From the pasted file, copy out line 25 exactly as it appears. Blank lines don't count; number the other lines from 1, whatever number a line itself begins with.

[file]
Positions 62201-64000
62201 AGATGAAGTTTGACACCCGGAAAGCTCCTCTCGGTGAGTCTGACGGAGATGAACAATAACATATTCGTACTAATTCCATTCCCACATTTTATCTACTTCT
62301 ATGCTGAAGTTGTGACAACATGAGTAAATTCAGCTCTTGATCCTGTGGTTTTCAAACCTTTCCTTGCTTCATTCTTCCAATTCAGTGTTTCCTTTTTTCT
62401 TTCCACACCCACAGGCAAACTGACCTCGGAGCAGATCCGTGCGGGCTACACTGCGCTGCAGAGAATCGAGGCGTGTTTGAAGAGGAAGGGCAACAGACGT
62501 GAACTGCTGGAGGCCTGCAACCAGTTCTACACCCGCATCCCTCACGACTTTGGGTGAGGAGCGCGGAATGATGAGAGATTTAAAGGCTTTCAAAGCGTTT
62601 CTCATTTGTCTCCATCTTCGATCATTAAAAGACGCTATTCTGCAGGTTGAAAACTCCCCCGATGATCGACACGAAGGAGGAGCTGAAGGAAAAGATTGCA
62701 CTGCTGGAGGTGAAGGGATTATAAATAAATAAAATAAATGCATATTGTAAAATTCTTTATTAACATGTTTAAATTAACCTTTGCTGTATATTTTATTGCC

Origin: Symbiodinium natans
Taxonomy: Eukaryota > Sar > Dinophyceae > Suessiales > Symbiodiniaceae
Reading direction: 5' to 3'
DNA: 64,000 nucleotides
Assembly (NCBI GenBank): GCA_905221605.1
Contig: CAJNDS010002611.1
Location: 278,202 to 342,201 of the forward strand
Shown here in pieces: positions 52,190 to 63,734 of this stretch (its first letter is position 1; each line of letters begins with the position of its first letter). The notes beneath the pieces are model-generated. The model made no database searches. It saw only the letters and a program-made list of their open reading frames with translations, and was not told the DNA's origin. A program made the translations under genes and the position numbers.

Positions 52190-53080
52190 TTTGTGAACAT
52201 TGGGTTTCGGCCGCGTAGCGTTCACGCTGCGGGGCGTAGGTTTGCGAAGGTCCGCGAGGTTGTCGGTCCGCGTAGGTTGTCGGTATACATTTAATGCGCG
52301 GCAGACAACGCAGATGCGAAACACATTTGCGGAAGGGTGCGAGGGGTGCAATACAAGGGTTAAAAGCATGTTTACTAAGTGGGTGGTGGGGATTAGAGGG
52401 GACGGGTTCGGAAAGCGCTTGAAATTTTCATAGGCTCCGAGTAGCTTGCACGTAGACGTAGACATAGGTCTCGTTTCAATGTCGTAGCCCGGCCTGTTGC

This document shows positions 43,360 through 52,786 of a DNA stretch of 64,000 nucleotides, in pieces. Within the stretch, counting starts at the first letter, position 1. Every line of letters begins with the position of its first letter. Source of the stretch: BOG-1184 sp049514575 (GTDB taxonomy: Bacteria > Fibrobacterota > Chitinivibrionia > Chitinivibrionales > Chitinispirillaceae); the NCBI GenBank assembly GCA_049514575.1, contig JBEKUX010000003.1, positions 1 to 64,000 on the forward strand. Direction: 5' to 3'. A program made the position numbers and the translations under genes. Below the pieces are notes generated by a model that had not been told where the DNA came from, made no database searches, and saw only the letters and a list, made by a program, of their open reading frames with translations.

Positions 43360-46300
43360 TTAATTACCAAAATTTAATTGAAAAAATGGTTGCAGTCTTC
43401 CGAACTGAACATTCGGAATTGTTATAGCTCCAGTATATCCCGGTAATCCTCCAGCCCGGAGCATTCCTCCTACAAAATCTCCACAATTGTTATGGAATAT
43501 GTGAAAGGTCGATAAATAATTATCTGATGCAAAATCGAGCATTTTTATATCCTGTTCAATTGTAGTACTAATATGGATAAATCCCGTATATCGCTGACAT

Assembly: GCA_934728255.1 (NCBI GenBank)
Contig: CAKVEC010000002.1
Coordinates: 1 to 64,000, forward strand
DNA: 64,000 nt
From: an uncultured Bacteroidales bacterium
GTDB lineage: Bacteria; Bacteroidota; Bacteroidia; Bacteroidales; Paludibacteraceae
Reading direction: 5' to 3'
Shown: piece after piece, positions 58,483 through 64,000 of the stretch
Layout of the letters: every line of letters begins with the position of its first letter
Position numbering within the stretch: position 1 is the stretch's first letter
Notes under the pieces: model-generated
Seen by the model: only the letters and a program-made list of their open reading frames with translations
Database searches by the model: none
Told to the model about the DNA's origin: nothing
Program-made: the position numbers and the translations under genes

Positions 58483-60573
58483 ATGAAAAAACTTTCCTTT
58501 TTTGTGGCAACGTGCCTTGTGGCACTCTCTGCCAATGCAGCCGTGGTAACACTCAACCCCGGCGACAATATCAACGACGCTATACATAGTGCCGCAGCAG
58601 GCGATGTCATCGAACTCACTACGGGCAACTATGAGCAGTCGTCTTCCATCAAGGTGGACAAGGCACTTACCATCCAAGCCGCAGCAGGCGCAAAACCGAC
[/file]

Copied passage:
43501 GTGAAAGGTCGATAAATAATTATCTGATGCAAAATCGAGCATTTTTATATCCTGTTCAATTGTAGTACTAATATGGATAAATCCCGTATATCGCTGACAT